The Urbanist is excited to announce our first tours of the season. The inaugural tour is 10am Saturday, May 27th with Lid I-5, a group dedicated to advocating for freeway lids over I-5 in Seattle in order to reduce the negative impacts of the car-choked freeway and create space for parks, housing, and amenities. RSVP to reserve your spot.
The walking tour will cover the Downtown Seattle study area, where Lid I-5 and the City of Seattle have advanced a feasibility study showing a lid would work. The tour will start at the corner of Marion Street and 7th Avenue (703 Marion Street Seattle, WA 98104) and last an hour and a half, give or take.
Lid I-5’s grassroots urban design effort is gaining momentum in the mission to build a more connected, sustainable, and equitable city. Tour organizers invite participants to “join the volunteer-led Lid I-5 Steering Committee on a tour of the Downtown lid study area to experience the dreadful freeway canyon firsthand and hear the latest project details. You’ll see how Seattle’s unique topography and the freeway configuration will influence design, and walk through existing lids at Freeway Park and the Convention Center. And you’ll learn about the project’s latest milestones with public policy and funding that are making it happen.”
The event is happening rain or shine. Tour goers are encouraged to wear comfortable shoes and weather-appropriate clothing. This walk is approximately 1.25 miles and includes staircases and moderate hill climbs. Donations of $10 per person or more are welcome but not required to participate. Your contribution can help sustain Lid I-5’s efforts for the years to come, through their fiscal partnership with the Seattle Parks Foundation.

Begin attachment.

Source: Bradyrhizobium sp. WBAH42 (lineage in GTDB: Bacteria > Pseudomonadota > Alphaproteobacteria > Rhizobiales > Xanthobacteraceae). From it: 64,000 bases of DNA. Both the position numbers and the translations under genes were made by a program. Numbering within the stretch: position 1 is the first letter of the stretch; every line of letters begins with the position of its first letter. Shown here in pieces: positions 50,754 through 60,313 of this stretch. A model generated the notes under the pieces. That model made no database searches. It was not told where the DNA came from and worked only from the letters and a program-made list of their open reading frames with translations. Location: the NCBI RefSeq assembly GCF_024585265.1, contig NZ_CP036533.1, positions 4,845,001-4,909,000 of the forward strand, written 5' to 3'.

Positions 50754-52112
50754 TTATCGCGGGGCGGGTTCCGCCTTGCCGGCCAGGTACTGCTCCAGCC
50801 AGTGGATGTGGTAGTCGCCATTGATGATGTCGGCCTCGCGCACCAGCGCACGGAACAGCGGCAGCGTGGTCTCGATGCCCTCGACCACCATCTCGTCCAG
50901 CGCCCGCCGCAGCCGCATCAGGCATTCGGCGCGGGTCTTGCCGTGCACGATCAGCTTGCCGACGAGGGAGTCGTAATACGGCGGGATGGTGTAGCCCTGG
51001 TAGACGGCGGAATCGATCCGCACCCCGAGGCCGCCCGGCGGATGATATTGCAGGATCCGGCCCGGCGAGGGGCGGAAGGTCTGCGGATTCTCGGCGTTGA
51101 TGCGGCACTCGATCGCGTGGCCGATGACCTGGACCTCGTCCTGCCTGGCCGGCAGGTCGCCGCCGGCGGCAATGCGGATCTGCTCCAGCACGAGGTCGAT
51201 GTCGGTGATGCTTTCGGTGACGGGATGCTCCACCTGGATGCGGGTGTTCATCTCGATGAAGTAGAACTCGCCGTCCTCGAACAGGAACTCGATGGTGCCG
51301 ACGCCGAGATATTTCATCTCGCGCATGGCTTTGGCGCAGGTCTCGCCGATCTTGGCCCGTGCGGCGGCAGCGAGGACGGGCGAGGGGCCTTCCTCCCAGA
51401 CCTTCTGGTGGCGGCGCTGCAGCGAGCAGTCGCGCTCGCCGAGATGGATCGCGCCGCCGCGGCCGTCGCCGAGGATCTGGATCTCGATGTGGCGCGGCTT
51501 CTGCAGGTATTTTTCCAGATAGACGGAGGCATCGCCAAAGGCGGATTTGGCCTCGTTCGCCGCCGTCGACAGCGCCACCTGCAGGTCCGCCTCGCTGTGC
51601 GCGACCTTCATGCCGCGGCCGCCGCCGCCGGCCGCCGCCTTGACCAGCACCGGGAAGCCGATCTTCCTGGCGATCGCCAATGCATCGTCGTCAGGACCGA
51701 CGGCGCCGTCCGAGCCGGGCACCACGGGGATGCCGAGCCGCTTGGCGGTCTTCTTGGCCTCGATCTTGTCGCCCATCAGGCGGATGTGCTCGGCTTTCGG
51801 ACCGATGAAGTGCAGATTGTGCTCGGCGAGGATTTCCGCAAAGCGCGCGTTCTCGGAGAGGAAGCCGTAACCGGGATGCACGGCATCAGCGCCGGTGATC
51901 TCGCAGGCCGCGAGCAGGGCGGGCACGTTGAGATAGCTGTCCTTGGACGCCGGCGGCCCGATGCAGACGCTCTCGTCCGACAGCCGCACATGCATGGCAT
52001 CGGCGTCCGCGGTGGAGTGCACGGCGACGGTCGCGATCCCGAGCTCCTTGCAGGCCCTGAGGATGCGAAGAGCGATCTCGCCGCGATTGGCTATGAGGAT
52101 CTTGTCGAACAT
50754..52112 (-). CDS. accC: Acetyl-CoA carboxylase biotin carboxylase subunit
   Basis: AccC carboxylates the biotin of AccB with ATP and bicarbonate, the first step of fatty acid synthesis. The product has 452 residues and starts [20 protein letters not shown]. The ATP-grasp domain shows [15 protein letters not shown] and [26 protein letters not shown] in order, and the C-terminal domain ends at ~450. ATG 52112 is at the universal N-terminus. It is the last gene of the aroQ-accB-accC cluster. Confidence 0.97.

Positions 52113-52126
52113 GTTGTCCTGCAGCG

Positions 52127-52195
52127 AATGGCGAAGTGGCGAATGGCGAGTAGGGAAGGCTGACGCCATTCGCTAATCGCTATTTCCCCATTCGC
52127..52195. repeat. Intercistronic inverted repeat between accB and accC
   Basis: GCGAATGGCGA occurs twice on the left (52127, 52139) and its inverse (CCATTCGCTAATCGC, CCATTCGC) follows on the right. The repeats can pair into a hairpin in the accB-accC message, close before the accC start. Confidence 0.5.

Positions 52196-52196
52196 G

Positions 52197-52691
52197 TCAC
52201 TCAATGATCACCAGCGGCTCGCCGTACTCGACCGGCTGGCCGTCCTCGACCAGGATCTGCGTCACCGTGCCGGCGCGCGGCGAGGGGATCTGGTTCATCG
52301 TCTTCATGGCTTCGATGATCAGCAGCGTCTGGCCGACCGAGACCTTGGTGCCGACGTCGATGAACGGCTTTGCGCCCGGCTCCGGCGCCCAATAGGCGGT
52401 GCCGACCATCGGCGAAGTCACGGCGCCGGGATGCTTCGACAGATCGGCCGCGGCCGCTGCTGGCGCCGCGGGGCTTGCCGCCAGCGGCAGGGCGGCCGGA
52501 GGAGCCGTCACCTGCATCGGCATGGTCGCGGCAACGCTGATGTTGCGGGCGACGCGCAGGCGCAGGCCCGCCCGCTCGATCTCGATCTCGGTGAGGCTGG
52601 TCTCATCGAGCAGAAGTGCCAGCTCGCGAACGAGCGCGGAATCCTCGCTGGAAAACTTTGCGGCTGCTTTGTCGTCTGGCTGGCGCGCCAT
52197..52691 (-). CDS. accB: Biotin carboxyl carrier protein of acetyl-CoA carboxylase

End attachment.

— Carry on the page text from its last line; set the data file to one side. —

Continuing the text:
If you can’t make that time, don’t worry, Lid I-5 is doing the same tour on three more dates this summer.
Lid I-5 Walking Tours of the Downtown Seattle study area
Walking tours are free; donations of $10 per person or more are welcome but not required to participate.
- Saturday, May 27 @ 10:00am [co-sponsored with The Urbanist]
- Thursday, June 15 @ 5:30pm
- Monday, August 21 @ 5:30pm
- Saturday, September 2 @ 10am
Lid I-5 and The Urbanist have also teamed up for a biking tour on June 24th that covers both Downtown Seattle and the I-90 lids in Judkins Park and Mercer Island via the I-90 Mountains to Sound Greenway bike trail. That tour starts at Seattle’s Freeway Park and ends at a Mercer Island lid park, which is a 6.5 mile one-way trip.
Alternatively, Lid I-5 is doing a University District and SR-520 biking tour on Saturday, July 1st.
The biking tours cover two different areas looking at existing lids on I-90 or SR-520. Biking tours are ticketed and cost $15 per person. Estimated duration is 2 hours.
- Downtown and I-90: Saturday, June 24 @ 10:00am [co-sponsored with The Urbanist]
- University District and SR-520: Saturday, July 1 @ 10:00am
One of Lid I-5’s recent wins was to get support for lidding I-5 into the Seattle Comprehensive Plan. In 2021, a feasibility study showed lidding I-5 downtown is technically feasible and include significant opportunity for not just park space but also sections that could support large buildings that could be used for housing or a number of other purposes.
In 2015, Scott Bonjukian, a former Urbanist boardmember and events coordinator, did his grad school thesis on lidding I-5 and published his case and initial findings in The Urbanist. That study helped kickstart the Lid I-5 movement. Bonjukian is now co-chair of Lid I-5’s steering committee.
Freeways and urban cores do not mix well. Lids can help repair the original sin of plowing I-5 through Downtown Seattle in the first place and displacing tens of thousands of residents in the process while leaving the rest mired in air pollution, noise pollution, and the risk entailed in more dangerous, less walkable streets ever since. Plus, a lid creates an unique opportunity for a major park in Downtown Seattle, which is sorely lacking such a park. In short, it’s a heckuva idea. Join us on a tour to see for yourself.
Doug Trumm is publisher of The Urbanist. An Urbanist writer since 2015, he dreams of pedestrianizing streets, blanketing the city in bus lanes, and unleashing a mass timber building spree to end the affordable housing shortage and avert our coming climate catastrophe. He graduated from the Evans School of Public Policy and Governance at the University of Washington in 2019. He lives in East Fremont and loves to explore the city on his bike.